Quickly Learn The Movement in 8 Steps

We have all been there: during repertoire class or in a dance audition, there are many movement sequences to follow. So, How can you quickly `catch` the movement?

The importance of fast learning movements is, the commonly choreographers are seeking to work with dancers, who can remember the whole combination from watching it once only.

 



Why Do You Need This?
Choreographers, believes that improvisation is a way to enrich the dance vocabulary of the work. They often improvise in the studio, during the rehearsal and they expect the dancers to follow their movement.
Choreographers, often occupied with many aspects of the production and they appreciate more dancers that are involve in the creation process. They prefer to work with dancers that are creative and does not wait for the instructions from the choreographers but can learn the movement fast from watching.

So how can we quickly learn the movement?

Step 1 - Look For Patterns
While you watch someone else do the choreography, watch for patterns such as; direction in space, number of repetitions, and have it in your head before you start trying it yourself.

Step 2 - Pay Attention To Details
Watch his/her videos on Youtube or Vimeo and learn the choreographer`s habits. Usually each choreographer, has his way to move; some start the movement from a body part such tilting the head, demi plie and wondering in the space, some start the movement in the pelvic.

Step 3 - Communicate
Initiate a conversation with the choreographer, ask about his inspirations, images, vocabulary and learn about the intentation of the movement.


Step 4 - Divide the Choreography into chunks.
Most dance pieces have distinct sections or tell distinct parts of the same story. Divide your dance into these sections and work on one section at a time. It’s easier to remember three short sections than one long dance. Learn one section until you know it well, then move on to the next.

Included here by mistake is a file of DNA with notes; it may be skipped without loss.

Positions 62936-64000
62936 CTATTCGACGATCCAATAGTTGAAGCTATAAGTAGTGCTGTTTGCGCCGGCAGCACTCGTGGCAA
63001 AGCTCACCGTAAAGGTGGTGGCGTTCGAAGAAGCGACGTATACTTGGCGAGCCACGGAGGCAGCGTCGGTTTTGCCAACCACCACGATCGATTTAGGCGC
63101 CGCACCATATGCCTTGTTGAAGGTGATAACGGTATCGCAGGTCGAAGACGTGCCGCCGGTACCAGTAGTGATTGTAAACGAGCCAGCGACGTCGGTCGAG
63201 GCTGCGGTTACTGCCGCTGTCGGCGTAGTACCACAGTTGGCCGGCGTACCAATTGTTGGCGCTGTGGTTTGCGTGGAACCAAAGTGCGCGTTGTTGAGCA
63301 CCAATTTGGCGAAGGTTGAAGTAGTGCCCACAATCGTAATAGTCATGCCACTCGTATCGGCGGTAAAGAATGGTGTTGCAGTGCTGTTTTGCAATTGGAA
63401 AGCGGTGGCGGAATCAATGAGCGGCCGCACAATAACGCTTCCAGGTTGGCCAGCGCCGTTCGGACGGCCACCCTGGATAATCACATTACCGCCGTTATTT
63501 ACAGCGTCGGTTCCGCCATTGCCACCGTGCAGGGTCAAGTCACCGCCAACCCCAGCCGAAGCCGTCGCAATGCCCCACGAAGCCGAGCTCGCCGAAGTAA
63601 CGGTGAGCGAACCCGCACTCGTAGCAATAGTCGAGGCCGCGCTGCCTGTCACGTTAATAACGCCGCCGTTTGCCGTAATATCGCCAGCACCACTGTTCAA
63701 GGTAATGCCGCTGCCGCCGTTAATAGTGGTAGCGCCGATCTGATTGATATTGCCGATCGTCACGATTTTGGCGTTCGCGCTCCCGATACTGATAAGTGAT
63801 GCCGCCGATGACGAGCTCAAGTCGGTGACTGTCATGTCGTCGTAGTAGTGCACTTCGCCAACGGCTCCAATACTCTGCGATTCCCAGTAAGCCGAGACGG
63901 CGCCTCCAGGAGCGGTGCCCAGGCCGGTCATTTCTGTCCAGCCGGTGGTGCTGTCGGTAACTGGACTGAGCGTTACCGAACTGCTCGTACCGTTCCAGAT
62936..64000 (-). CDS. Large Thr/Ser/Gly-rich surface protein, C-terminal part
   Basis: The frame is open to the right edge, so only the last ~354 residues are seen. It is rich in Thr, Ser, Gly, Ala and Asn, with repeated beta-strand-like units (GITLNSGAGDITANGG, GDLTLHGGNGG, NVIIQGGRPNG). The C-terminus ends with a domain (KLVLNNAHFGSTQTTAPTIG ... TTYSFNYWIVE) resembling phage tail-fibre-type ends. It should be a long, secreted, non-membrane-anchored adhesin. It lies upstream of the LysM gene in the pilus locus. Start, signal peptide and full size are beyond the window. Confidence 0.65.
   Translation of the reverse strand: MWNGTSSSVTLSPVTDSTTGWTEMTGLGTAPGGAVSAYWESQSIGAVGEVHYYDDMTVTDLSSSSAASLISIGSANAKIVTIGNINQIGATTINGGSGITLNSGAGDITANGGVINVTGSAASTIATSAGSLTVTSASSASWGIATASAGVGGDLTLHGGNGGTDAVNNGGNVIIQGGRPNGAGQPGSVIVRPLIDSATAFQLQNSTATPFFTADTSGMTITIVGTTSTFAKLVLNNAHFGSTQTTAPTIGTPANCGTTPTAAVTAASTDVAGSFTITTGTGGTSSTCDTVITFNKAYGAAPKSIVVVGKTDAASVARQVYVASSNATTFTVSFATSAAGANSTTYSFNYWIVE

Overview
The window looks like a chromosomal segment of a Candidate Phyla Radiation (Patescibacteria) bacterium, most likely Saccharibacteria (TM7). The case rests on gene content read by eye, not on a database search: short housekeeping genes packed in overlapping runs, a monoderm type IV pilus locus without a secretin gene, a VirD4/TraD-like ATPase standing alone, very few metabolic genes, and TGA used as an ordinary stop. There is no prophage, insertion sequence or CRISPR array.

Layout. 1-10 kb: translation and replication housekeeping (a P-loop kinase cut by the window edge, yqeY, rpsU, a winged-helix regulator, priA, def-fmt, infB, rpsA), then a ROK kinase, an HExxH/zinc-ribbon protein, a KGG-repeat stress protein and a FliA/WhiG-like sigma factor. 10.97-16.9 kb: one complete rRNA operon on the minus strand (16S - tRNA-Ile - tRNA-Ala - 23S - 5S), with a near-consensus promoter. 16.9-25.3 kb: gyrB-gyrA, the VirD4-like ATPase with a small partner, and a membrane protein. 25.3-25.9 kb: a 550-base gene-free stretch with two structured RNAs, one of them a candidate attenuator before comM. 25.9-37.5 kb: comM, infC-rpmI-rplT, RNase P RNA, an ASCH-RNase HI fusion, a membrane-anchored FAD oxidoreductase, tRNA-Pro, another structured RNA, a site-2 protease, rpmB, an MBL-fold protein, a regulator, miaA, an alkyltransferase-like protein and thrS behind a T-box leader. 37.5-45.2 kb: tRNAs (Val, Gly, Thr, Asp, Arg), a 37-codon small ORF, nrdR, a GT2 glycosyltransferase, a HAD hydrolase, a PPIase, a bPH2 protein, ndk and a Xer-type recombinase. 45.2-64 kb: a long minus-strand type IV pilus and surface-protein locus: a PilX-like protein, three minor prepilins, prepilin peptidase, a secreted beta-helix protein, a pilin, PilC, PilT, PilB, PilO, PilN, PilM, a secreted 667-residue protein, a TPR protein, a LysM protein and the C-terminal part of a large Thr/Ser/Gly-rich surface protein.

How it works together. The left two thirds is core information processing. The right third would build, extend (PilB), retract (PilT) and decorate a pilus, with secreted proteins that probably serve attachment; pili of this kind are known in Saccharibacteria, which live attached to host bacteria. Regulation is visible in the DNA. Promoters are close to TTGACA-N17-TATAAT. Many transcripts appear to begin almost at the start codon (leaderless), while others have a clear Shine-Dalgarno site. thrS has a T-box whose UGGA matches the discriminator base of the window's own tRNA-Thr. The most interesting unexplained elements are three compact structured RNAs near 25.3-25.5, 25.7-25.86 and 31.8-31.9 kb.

You don't necessarily have to learn the sections in order. If there's one section that seems pretty easy and something you can learn quickly, do that one first. Just make sure you eventually put all of the sections together in sequential order.


Step 5 - Get It Quickly By Starting Slowly
Move through your choreography slowly. It’s tempting, when you’re learning a new dance, to want to jump right in at full speed. Instead, move through each step of the choreography more slowly than you’ll perform it. It helps you to really learn it and commit each step to memory

Step 6 - Develop Ques


Develop internal cues. It can be easy to match certain points of the choreography with where your feet land in rehearsal, or how you’re aligned with something in your home or studio. But it’s likely that you won’t be performing in those areas. Instead, develop cues that relate to your body as you learn the choreography. 
For example, say that you have a very heavy step to the right, just before you have to complete a difficult spin. Use that heavy step to remind yourself that the difficult spin comes next.

Step 7 - Target The Difficulties
Name difficult movements. If there are movements in your choreography that don’t have formal names, make up your own. Something like “jump-jump-spin-turn” might not make sense to everyone, but it can help you remember that series of movements.

Step 8 - Take Ownership
Absorb the idea that you are a dancer.
Take responsibility on the movement, as you are holding a treasure in you hands. Restore the information and memorize it on your way to work, before you go to sleep or even when you meet with friends.

It may take a while, but with these steps, you will master the quick learning technique of choreography.

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© 2019 by Ronit Ziv Choreography